Often dubbed as the last great Who album, Quadrophenia is overly ambitious, incredibly complex yet utterly brilliant – a summarisation for the music of rock heavyweights The Who.
In 1973, after creating such classic albums as Tommy, Live at Leeds and Who’s Next, there was intense pressure on Townshend to once again write something spectacular, to meet the ridiculously high expectations of The Who’s quality of music. That something was Quadrophenia: a rock opera (where the music tells a story), set in 1960’s England, where riots between rival gangs of Mods and Rockers caused violence and destruction; the main character of the story being a teenage Mod named Jimmy, who is torn between fashion and depression, different emotions of love and anger, following “a way of life” and rage at that life’s let downs.
Quadrophenia returns The Who to its Mod roots and gives insight on 1960’s culture (the film version of the album shows this better) but as a piece of music it represents the conflicting emotions and struggles of Jimmy, as a varied and emotional work of genius. The album is essentially his story and feelings.
There’s a staggering 17 songs, which are often constructed around four leitmotifs - the themes of Quadrophenia: Jimmy’s differing personalities of romantic, maniac, tough guy and depressed – hence he is Quadrophenic. These are represented musically and allow each song to take its own mood swing and hence make the album exciting and constantly developing.
The Real Me, being the first track on the album, sets the scene for the story and music. It truly shows what The Who are capable of – John Entwistle plays the part of lead guitar on his bass to the background of Keith Moon’s hell-bent drumming, as Roger Daltery screams the pain of Jimmy. Townshend refrains his electric guitar to a backing instrument but makes it fit in with Moon’s endless drum rolls. Horns blare in the background as the song blends into the intro of the next – the title track, a six minute instrumental between drums, synthesiser, background noises, piano, brass, strings and every guitar imaginable, all playing interweaving themes of stupefying complexity.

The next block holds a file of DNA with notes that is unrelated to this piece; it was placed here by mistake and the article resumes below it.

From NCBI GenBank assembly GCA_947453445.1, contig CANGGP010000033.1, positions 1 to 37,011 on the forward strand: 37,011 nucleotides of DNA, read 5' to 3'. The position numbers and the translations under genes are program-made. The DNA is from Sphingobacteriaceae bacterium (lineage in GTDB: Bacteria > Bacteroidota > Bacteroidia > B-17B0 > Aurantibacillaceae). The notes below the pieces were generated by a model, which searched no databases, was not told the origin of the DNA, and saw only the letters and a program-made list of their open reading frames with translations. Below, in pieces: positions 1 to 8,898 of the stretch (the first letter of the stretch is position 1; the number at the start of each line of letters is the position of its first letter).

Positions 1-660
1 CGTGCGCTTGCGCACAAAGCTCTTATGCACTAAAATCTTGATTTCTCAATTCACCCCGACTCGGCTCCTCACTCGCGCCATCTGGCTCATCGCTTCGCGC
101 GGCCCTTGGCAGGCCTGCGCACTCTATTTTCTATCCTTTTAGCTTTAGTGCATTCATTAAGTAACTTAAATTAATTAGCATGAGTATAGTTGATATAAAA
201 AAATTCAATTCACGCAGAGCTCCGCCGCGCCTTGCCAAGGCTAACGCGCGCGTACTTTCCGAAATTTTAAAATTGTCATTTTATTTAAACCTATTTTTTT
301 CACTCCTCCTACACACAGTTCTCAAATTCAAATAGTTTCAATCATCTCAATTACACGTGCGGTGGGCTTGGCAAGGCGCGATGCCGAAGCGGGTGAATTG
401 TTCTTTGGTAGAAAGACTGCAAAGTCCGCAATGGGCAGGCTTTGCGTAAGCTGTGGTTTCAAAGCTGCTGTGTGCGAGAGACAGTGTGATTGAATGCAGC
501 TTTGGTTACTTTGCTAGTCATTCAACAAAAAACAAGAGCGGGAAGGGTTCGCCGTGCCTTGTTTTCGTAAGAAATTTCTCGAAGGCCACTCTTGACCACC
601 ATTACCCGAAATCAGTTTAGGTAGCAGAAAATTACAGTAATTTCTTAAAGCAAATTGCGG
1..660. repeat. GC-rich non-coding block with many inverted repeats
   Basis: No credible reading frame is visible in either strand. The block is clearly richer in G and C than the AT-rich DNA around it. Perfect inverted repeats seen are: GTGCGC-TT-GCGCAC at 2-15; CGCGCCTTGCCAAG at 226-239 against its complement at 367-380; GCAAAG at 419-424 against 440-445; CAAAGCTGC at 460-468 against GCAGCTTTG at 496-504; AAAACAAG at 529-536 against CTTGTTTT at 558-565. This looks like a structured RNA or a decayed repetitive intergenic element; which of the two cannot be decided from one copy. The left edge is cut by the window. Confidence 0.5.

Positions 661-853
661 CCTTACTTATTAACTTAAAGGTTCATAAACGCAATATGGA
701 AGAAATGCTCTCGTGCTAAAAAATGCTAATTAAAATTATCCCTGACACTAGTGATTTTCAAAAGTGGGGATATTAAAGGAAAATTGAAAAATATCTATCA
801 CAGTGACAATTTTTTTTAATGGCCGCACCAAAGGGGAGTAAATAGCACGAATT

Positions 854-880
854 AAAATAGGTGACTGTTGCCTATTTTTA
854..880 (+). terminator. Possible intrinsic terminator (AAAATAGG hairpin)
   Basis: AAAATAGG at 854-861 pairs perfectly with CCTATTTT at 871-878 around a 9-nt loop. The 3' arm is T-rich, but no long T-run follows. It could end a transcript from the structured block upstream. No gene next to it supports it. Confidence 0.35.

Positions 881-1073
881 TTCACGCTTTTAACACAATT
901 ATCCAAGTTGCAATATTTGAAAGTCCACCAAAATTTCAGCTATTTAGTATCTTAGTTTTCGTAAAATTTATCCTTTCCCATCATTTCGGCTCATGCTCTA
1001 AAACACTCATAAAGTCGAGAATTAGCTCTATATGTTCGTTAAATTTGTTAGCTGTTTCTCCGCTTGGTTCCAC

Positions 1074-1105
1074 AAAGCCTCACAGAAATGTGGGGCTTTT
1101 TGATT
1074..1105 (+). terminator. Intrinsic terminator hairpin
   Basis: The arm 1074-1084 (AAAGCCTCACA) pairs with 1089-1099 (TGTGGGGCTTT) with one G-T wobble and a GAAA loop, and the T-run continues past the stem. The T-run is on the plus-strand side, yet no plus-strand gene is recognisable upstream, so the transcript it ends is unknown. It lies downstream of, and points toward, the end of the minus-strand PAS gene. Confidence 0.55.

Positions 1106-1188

A photo booklet for the album helps to explain the story throughout, including for the second equally long instrumental, The Rock, where Jimmy takes a boat out across a stormy sea to a solitary rock far out from land, contemplates suicide, but finally returns to land, for the finale Love Reign O’er Me – a truly powerful force, at a permanent high, resulting in Jimmy’s realisation of truth that he can be who he wants. The imagery created by the music even in the instrumentals lets you visualise these events occurring – the heavy drums and high guitar screams let you feel the power of the storm; the changes from sweet depression to anger and power shows the mood swings, such as in Sea and Sand and I’m One; the raw power of the chords on The Punk on the Godfather pulse outrage.
Quadrophenia is undoubtedly the pinnacle of The Who’s career, showing once again Townshend to be a composer than a songwriter and that the sheer talent of Moon’s insane drumming, Entwistle’s genius bass playing, Daltery’s power vocals and Townshend’s musical brilliance can create both the sounds of serenity and destruction all on the same record.